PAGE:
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X-rays reveal how a solar cell gets its silver stripes
by Staff Writers
Menlo Park CA (SPX) Apr 07, 2016

This illustration shows how silver contacts form on silicon solar cells. a) Each contact starts as a glass paste that contains small silver particles (black) and lead oxide. As the temperature rises quickly during manufacturing, the glass paste melts, releasing lead ions that etch away the silicon's anti-reflective coating. b) At higher temperatures, silver ions migrate through the molten glass and deposit on the underlying silicon. c) Once cooled, the finished contact contains solid silver blobs that have been squeezed together by heat; tiny silver particles within the paste, which is now solid glass; and solid silver on the silicon surface. All three types of silver are needed to make the contact effective. Image courtesy SLAC National Accelerator Laboratory. For a larger version of this image please go here.

The silver electrical contacts that carry electricity out of about 90 percent of the solar modules on the market are also one of their most expensive parts. Now scientists from two Department of Energy national laboratories have used X-rays to observe exactly how those contacts form during manufacturing.

The results, reported in Nature Communications, are an important step toward finding cheaper alternatives to silver that don't require toxic lead for processing.

"Industry would like to get rid of both silver and lead in this process," said Mike Toney, a distinguished staff scientist at SLAC National Accelerator Laboratory and one of the lead authors of the paper. "One of the goals of this research is to figure out how the contacts are made and use this knowledge to come up with ways to eliminate silver and lead."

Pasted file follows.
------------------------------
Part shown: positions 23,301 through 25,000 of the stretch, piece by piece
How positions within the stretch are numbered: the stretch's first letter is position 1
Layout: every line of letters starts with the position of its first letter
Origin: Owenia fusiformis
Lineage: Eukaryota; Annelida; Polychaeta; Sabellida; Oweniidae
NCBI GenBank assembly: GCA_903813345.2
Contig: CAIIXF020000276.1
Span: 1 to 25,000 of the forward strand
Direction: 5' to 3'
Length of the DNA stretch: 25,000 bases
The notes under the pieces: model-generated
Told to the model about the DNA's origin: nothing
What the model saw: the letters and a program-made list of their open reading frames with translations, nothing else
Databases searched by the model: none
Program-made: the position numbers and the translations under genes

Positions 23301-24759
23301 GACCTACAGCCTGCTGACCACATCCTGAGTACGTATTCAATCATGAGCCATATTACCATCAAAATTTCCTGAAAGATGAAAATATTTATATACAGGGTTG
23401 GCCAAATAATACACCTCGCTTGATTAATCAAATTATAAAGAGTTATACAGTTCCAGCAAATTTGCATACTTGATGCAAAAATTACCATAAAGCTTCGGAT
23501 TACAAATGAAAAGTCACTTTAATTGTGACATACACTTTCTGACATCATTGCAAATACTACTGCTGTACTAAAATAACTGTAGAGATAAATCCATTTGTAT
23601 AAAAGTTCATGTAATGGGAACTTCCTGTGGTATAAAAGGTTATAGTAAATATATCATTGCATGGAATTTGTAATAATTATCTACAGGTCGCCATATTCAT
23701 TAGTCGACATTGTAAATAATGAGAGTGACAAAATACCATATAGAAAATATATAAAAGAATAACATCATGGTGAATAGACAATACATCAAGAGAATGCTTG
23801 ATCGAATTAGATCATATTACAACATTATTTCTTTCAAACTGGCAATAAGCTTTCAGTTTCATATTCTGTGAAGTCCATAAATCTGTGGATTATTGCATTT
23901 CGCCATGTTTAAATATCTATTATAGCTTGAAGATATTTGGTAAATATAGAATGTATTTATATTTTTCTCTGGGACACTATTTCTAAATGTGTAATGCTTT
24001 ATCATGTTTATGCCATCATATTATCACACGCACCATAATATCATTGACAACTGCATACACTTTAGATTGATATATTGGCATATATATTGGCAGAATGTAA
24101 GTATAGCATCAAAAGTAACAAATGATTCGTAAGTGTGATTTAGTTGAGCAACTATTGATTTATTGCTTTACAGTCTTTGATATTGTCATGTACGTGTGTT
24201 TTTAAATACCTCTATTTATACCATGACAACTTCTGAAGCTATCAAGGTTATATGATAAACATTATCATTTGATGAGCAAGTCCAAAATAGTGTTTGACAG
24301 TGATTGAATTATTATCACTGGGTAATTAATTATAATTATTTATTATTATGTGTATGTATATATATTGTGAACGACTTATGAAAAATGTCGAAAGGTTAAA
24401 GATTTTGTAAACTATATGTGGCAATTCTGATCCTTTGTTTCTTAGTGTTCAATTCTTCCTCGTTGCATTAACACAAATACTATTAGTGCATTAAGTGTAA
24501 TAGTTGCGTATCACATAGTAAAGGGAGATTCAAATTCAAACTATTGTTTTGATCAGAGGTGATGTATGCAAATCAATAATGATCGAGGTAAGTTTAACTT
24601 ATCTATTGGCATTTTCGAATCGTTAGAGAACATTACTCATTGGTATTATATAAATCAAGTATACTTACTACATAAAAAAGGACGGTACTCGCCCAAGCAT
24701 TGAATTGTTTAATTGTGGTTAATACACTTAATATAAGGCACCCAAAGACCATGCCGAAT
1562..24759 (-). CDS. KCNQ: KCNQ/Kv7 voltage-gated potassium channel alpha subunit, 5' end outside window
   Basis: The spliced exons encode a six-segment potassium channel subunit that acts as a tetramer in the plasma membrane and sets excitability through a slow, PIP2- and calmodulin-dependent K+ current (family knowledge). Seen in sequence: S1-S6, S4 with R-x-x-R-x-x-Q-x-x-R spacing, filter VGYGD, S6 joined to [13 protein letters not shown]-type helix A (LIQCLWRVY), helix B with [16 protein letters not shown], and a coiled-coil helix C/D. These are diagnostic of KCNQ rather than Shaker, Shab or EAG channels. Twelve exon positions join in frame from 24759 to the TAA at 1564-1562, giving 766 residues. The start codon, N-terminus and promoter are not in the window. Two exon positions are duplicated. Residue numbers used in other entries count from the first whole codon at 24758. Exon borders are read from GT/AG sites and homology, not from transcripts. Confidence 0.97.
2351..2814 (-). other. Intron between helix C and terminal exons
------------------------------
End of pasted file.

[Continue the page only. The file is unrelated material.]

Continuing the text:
Opening a Small Window on an Old Process
The contacts are produced by printing a paste made of silver particles, glass and lead oxide onto the solar cell's surface. The cell travels on a belt through a furnace, which heats it to about 800 degrees Celsius - 1,500 degrees Fahrenheit - in less than a minute. When the cell comes out the other end and cools, the lines of paste have formed electrical contacts with the cell.

"Although the process has been around for a long time, it's been impossible to see how the contacts form until now because it happens very fast," Toney said. "Scientists have been debating how this reaction proceeds for many years."

To settle the debate, researchers from SLAC and the National Renewable Energy Laboratory (NREL) in Colorado built a simplified version of the industrial furnace at SLAC's Stanford Synchrotron Radiation Lightsource, a DOE Office of Science User Facility. They put sample solar cells into the furnace, quickly heated the samples to the high temperatures used in manufacturing and monitored changes in the chemistry of the contact with an X-ray beam shining into the chamber through a small window.

A Tool for Basic Research and Industry
The results showed that lead oxide plays a key role in forming the contact, etching away the solar cell's antireflective coating so silver can move through, pool and eventually harden in small pits on the silicon surface. Once cooled, the finished contact contains solid silver blobs that have been squeezed together by heat; tiny silver particles in a layer of solid glass; and solid silver on the silicon surface. All three types of silver are needed to make the contact effective.

"I won't say we have the full story yet, but this is the first time we actually got some insight into what's happening," said Maikel van Hest, a materials scientist at NREL who led the research. "Prior to this study we were only able to look at the contact before and after heat processing; what happened in between was like a black box. But now we can actually make measurements as the contacts form. This tool will have great impact in the photovoltaic industry as well as in basic research."

NREL's Jeremy Fields and SLAC's Mohammed Imteyaz Ahmad were first authors of the paper and played leading roles in carrying out the experiments. Other scientists involved in the research were NREL's Philip Parilla and SLAC's Vanessa Pool, Jiafan Yu and Douglas Van Campen. The research was funded by the DOE's SunShot Initiative, which aims to make solar energy cost-competitive with other forms of electricity by the end of the decade.

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